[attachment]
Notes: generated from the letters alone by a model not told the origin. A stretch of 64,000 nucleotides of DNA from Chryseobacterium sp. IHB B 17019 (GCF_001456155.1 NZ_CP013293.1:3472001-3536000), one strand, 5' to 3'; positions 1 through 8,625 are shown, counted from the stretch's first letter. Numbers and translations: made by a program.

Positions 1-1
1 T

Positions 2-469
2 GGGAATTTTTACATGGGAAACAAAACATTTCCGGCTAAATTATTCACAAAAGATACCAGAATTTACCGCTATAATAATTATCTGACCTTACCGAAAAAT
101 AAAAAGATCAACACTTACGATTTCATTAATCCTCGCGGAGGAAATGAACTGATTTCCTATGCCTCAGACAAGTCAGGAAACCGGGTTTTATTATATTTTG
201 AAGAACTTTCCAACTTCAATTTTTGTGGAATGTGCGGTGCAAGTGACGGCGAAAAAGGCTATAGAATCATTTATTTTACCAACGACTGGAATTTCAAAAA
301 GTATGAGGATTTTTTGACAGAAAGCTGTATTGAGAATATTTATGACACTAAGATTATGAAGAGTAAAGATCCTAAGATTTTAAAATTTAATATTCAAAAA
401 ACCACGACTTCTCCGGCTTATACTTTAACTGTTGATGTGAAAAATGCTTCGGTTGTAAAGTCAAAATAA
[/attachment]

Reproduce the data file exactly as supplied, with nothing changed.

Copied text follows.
Notes: generated from the letters alone by a model not told the origin. A stretch of 64,000 nucleotides of DNA from Chryseobacterium sp. IHB B 17019 (GCF_001456155.1 NZ_CP013293.1:3472001-3536000), one strand, 5' to 3'; positions 1 through 8,625 are shown, counted from the stretch's first letter. Numbers and translations: made by a program.

Positions 1-1
1 T

Positions 2-469
2 GGGAATTTTTACATGGGAAACAAAACATTTCCGGCTAAATTATTCACAAAAGATACCAGAATTTACCGCTATAATAATTATCTGACCTTACCGAAAAAT
101 AAAAAGATCAACACTTACGATTTCATTAATCCTCGCGGAGGAAATGAACTGATTTCCTATGCCTCAGACAAGTCAGGAAACCGGGTTTTATTATATTTTG
201 AAGAACTTTCCAACTTCAATTTTTGTGGAATGTGCGGTGCAAGTGACGGCGAAAAAGGCTATAGAATCATTTATTTTACCAACGACTGGAATTTCAAAAA
301 GTATGAGGATTTTTTGACAGAAAGCTGTATTGAGAATATTTATGACACTAAGATTATGAAGAGTAAAGATCCTAAGATTTTAAAATTTAATATTCAAAAA
401 ACCACGACTTCTCCGGCTTATACTTTAACTGTTGATGTGAAAAATGCTTCGGTTGTAAAGTCAAAATAA